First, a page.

One of the core missions of EcoHome is to show readers the variety of ways they can build and remodel green. It’s been a few years since “green building” automatically conjured images of walls made out of tires and giant swaths of intrusive solar arrays, but I think there are still folks who can only picture grand custom homes set against pine trees in the mountains. A quick look around proves there’s now much more than that to choose from. As more and more builders become comfortable with programs such as LEED and NAHB’s Model Green Home Building Guidelines, the variety of home styles and sizes—and the range of price levels—is expanding rapidly.
I see it at EcoHome every day. As I sift through e-mails, peruse news articles, and talk to so many readers who are eager to discuss their projects, I’m confronted with countless new examples of the ways this country is building and rebuilding sustainably. What I think makes me most optimistic is the sheer variety. Custom, production; small, large; Craftsman, modern. There really is a style and a method for everyone—both in terms of how you go green and in how much.
Some builders are focusing on energy first, others on water; most offer a balanced mix of everything. Some projects are from first-timers, others are from green veterans showcasing new products and techniques. Most important, almost everyone I talk to is starting with durability, recognizing that none of their other efforts are worth much if the house isn’t tight or won’t stand the test of time.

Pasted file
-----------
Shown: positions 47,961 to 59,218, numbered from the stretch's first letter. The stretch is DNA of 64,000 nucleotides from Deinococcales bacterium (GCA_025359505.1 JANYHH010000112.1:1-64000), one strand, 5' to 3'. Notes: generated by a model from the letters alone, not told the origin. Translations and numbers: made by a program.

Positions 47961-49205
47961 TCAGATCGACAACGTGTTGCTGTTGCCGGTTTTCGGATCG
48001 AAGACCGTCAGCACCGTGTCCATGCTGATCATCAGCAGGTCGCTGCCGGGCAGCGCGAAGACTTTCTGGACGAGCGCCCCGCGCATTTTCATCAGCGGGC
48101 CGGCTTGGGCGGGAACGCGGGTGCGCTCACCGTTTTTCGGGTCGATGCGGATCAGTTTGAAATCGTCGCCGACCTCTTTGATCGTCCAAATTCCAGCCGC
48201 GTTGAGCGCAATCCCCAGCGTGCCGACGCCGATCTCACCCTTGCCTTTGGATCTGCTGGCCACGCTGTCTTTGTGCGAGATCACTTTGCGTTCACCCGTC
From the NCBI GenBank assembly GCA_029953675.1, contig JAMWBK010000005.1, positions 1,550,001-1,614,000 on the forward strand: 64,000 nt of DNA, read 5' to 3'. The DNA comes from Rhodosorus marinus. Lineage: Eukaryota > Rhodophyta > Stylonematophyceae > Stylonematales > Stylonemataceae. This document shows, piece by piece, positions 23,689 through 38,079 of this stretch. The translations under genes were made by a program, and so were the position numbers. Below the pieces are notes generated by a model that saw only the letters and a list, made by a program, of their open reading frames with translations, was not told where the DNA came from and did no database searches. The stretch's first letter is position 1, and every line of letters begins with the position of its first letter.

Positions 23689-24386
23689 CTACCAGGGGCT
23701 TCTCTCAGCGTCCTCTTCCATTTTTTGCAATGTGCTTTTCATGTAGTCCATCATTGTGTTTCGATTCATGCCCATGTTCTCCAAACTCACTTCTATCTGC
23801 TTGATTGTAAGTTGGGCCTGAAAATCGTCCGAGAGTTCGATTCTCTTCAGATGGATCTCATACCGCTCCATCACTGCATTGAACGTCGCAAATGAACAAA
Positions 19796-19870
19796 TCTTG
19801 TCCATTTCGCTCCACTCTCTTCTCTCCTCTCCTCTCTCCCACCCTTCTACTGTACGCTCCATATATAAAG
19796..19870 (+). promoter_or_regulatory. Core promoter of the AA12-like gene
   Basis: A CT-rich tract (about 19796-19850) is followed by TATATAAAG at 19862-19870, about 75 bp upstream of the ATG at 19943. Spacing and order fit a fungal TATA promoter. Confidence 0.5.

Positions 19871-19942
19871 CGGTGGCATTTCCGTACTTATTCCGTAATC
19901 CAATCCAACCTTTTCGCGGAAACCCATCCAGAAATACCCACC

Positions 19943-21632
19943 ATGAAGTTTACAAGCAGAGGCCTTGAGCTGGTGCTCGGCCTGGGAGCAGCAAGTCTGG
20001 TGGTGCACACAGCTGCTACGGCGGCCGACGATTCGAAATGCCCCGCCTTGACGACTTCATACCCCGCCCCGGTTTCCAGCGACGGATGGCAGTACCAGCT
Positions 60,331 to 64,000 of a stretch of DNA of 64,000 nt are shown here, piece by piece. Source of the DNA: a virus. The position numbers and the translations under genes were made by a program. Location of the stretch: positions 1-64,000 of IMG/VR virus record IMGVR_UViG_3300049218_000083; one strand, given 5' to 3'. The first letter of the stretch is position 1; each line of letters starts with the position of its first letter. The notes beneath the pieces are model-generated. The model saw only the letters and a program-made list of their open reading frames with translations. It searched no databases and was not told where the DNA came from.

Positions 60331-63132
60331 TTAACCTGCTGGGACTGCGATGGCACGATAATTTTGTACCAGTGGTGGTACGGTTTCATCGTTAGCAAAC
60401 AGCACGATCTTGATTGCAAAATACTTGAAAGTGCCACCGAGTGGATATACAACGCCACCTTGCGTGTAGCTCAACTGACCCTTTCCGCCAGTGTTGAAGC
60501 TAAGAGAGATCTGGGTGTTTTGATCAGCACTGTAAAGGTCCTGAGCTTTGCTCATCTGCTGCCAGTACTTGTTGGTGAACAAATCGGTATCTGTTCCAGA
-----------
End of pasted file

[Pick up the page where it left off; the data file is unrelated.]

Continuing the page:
If you’re just thinking of getting started in green techniques, this volume of variety means that while you do have to make some adjustments to how you build, you don’t have to change the overall look that you offer or the market you target. Also, it means there are a lot of footsteps to follow. Even if you don’t live in a typical green hub such as Austin, Seattle, or California, chances are it’s still happening in your community if you take a moment to look around and to talk with your peers. There’s likely ample opportunity to learn—and to show your customers what green looks like.
Of course, you’ll also find plenty of examples in EcoHome and at ecohomemagazine.com. We’re always on the lookout for more great homes to spotlight, so if you’re working on an innovative and interesting project, e-mail me at firstname.lastname@example.org.
Katy Tomasulo is deputy editor of EcoHome.